The Perfect Push-up: Mastering the Basics continued...
Ross agrees: "Body weight should be lifted by your arms, and don't use your butt or stomach or the lower half of your body to pull you up," he says.
The correct movement for the perfect push-up, he says, is smooth, "with no swaying of the hips as you go up and down."
Bottesch adds that it's also important to keep a straight line from your head down to your ankles when you're in the lifted position.
Another tip to get the most out of your push-ups: Don't let your chest actually touch the floor when you come down.
"Your chest should come within 2 to 3 inches of the floor. Put a textbook, a sneaker, a rolled-up sock underneath you, and when you touch it, it's time to go back up," says Ross, who was named ACE's 2008 personal trainer of the year.
Now if all this sounds a bit daunting for your out-of-shape body, fear not. There are ways to make push-ups easier while still gaining the benefits.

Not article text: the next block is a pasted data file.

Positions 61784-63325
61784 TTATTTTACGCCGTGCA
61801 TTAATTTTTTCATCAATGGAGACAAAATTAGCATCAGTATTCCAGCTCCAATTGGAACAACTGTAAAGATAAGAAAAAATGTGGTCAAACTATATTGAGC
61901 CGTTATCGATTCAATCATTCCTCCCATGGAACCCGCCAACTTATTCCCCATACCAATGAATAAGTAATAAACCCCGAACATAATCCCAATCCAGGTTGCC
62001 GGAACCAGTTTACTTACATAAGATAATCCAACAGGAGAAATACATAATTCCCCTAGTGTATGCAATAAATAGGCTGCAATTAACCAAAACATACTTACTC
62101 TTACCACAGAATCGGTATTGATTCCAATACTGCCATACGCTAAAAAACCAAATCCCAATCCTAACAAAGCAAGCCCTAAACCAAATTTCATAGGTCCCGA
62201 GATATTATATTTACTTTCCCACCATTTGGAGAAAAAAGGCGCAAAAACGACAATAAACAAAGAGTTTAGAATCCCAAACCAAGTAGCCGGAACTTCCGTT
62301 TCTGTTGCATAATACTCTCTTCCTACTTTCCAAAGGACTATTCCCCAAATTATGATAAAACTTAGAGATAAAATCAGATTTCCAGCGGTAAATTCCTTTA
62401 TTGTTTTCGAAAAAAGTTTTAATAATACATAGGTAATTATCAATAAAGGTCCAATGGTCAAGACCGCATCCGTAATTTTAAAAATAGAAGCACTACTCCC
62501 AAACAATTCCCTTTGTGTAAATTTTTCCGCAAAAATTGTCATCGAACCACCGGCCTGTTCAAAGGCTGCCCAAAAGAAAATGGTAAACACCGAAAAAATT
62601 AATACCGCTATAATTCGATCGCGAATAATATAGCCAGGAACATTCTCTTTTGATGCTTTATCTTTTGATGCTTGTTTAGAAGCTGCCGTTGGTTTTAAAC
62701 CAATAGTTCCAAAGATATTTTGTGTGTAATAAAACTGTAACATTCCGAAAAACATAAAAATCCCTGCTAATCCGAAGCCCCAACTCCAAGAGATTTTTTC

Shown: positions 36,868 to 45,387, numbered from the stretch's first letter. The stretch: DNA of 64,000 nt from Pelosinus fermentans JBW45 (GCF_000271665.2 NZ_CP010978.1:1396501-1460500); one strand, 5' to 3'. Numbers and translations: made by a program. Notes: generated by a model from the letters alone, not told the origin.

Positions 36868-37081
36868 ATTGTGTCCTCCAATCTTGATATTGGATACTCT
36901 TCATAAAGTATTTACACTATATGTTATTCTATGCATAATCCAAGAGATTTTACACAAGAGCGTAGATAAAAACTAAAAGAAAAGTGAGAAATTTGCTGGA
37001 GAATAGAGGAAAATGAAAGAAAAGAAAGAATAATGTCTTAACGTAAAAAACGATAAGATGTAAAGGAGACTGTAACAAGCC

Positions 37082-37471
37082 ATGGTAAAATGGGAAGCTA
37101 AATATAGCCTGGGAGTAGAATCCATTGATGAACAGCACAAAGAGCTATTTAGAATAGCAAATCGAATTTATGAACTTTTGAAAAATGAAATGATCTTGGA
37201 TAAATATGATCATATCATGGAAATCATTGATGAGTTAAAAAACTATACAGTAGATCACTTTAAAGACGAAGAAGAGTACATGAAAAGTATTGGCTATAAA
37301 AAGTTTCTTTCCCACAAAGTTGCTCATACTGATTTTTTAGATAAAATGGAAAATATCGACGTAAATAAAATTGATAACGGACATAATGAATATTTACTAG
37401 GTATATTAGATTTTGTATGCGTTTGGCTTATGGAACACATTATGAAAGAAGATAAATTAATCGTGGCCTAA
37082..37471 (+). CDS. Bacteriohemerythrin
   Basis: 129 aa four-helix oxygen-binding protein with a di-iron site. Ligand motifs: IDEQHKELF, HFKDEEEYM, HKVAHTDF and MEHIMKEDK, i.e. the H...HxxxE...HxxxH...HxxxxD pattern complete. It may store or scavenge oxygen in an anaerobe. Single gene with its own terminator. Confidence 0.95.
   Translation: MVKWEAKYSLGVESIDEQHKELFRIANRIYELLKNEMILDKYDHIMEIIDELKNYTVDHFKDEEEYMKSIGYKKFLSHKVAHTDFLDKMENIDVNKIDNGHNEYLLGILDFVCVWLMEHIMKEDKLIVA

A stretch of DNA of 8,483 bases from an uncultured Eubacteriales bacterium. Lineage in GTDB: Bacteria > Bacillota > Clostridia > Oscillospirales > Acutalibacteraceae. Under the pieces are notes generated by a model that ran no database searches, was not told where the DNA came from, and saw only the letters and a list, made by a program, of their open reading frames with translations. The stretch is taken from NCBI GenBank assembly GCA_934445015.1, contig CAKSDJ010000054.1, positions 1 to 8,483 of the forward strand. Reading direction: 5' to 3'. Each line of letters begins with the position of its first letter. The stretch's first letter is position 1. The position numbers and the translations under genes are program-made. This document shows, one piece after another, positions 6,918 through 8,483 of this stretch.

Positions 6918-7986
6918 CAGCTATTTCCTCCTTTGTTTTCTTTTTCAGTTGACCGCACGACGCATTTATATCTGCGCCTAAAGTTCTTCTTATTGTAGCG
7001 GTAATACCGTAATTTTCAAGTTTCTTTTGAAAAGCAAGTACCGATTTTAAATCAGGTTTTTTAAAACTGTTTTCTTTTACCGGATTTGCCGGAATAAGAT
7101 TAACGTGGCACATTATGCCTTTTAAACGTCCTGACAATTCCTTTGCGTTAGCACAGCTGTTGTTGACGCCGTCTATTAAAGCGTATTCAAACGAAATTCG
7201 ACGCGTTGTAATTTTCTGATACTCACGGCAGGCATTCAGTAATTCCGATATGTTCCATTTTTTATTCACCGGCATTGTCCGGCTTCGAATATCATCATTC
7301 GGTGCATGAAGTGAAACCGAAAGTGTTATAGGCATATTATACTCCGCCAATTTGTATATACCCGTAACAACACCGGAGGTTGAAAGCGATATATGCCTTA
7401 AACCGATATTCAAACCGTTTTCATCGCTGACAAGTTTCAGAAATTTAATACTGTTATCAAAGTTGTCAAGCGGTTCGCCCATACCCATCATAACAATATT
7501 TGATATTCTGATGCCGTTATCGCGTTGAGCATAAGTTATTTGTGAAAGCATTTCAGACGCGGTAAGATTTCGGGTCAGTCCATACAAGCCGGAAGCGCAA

"If you're having trouble ... lifting the whole body in the proper alignment, you can do the same exercise, but do it on your knees," says Schlifstein. While you still need to keep a straight line from neck to torso, by engaging the knees you'll reduce your lifting load by about half.
For those looking to minimize tension on the wrist, Ross says a variation called the "knuckle push-up" can help. For this type of push-up, you close your hands and put your weight on your knuckles instead of your palms, avoiding the wrist extension motion. But be sure to do this type of push-up on a padded mat or carpet.
"Because there is clearly less fat on this part of the hand, you really do need to add some type of padding if you are going to try this," says Ross.
The Perfect Push-up: How-to's for Beginners
If you haven't done any kind of push-up -- let alone a perfect one -- since your high school gym teacher stood over you with a whistle and a scowl, don't worry. There are several ways to ease into doing push-ups.